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URL:  http://boards.fool.com/i-think-you-dont-remember-that-discussion-14368243.aspx

Subject:  Re: Credit where credit is due Date:  2/17/2001  1:36 AM
Author:  pmarti Number:  46627 of 123001

I think you don't remember that discussion because you weren't part of it. As I recall, a poster who participated in a qualified retirement plan happened to anticipate being in the magic $95,000-$100,000 AGI range and asked for suggestions. Phil (as TMFExRO) made the obvious suggestion that he put as much as possible into a Roth. I suggested the "loophole" that you exploited in last week's article.

Being part of the discussion doesn't necessarily help. I could have sworn it was JAFO who first brought this up. Glad to know it was you.

Back to the "shore sale," IIRC--not a safe bet; see above--Roy ultimately agreed with the conclusion that you couldn't combine the section 121 exclusion with the deemed sale. I also seem to recall that there was much discussion focused on the word "nothwithstanding," one of Congress' favorites.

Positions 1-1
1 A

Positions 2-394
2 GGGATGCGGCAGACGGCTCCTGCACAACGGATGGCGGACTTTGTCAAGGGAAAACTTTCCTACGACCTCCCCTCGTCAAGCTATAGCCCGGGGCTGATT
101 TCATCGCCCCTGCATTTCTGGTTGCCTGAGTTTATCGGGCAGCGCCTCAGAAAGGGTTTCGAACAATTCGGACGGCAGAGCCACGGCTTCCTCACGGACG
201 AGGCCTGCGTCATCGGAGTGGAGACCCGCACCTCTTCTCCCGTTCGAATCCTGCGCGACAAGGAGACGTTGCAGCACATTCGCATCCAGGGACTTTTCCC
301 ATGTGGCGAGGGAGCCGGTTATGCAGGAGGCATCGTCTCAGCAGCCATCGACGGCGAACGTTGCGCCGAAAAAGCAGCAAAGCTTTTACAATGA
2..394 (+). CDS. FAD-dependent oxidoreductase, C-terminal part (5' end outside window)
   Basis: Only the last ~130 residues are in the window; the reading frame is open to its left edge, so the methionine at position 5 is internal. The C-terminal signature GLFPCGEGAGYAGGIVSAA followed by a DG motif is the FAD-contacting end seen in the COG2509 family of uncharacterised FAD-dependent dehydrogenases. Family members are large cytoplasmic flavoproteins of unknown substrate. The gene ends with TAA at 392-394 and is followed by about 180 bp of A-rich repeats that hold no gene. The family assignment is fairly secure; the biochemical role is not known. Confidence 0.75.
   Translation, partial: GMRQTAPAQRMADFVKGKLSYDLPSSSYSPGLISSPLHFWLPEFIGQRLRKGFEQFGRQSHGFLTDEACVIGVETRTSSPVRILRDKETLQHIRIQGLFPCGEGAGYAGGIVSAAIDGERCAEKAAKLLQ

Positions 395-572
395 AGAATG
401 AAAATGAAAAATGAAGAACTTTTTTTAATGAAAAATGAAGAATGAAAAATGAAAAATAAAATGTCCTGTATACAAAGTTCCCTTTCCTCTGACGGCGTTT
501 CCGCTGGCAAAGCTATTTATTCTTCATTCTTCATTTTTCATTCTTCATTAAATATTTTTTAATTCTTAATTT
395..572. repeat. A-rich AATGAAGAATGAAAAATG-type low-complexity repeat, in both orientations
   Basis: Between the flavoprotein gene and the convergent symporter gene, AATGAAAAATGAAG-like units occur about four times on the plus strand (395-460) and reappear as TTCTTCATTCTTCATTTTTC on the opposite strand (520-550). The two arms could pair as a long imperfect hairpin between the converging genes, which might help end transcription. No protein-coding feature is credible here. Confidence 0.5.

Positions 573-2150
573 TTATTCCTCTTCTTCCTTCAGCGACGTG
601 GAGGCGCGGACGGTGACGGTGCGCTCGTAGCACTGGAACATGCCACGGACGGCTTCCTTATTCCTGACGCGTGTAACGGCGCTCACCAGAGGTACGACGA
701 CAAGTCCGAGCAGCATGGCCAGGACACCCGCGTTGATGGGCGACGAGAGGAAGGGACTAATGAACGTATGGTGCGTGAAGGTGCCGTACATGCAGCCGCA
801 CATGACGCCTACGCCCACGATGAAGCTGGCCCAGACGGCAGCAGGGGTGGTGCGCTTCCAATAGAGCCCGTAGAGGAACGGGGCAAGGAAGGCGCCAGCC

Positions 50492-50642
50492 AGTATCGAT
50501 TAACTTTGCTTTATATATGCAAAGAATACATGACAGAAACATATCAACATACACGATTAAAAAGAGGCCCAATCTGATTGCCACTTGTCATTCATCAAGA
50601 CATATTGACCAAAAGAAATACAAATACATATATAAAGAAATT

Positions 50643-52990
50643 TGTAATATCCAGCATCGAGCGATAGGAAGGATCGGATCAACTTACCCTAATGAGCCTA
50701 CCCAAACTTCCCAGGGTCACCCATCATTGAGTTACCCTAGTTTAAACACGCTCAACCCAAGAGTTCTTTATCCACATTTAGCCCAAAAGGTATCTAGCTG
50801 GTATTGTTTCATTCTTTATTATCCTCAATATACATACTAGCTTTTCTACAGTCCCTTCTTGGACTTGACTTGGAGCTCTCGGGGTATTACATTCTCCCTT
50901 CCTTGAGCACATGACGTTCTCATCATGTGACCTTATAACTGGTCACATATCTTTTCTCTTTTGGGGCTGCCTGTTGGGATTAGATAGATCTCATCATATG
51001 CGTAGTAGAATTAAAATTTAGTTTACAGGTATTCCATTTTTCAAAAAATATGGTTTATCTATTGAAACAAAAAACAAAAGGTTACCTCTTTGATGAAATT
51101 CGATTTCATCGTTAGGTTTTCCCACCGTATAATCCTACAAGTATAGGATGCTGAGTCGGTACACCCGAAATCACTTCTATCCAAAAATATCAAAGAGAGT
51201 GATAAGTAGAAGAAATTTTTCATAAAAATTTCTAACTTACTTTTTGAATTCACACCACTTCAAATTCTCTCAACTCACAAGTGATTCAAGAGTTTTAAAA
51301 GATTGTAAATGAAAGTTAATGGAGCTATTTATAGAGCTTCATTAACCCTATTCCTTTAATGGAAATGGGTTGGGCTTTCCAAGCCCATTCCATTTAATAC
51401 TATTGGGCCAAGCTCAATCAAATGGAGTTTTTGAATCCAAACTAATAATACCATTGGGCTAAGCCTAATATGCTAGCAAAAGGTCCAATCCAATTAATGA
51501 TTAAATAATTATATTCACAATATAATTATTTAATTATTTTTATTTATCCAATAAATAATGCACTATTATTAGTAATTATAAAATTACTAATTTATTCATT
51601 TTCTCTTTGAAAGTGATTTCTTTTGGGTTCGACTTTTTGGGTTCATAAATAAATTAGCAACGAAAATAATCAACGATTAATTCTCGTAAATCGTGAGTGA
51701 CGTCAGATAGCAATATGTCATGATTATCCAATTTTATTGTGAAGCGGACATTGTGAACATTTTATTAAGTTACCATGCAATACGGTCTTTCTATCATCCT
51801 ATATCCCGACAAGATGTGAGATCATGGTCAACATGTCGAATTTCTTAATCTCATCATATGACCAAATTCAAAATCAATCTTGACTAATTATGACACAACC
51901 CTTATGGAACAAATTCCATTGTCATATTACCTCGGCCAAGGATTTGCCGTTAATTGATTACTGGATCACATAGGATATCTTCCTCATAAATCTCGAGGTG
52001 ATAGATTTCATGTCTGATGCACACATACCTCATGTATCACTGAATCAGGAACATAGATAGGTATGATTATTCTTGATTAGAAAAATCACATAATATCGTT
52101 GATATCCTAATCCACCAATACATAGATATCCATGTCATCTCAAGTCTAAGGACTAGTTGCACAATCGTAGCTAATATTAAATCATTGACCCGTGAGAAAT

When the issue came up within the last 6-8 weeks on the board, I tried in vain to find the original discussion. (Layoff benefit number two: I can now complain about the crappy search engine.) However, I do recall posting in that thread, in response to a "what's the harm?" question about going ahead and doing it, that there was the very real chance that the deemed sale would fly but the exclusion wouldn't, and you'd be faced with paying tax on the gain when the dust settled. IIRC, no one took issue with this response. (That means only what it says, not that I'm right.)

Also at that time I reviewed an extensive discussion on Usenet's misc.taxes.moderated (available at www.deja.com from a search for "121" in the indicated forum--their search engine is nifty). That group is frequented by some very knowledgeable people, just like this one. The bottom line there was no firm consensus, but there was an indication that someone had gotten an informal, a/k/a worthless, opinion from an IRS attorney that you could not combine the two provisions.

Yes, there really is a point to this ramble. I read Roy's article that sparked this thread, and he seems emphatic about the ability to combine the provisions. The only hint of a waffle was that Congress may step in. As a side note to that, I have a friend who works for Senate Finance, and I've written him about the confusion and the potential implications in high-appreciation real estate markets. Gi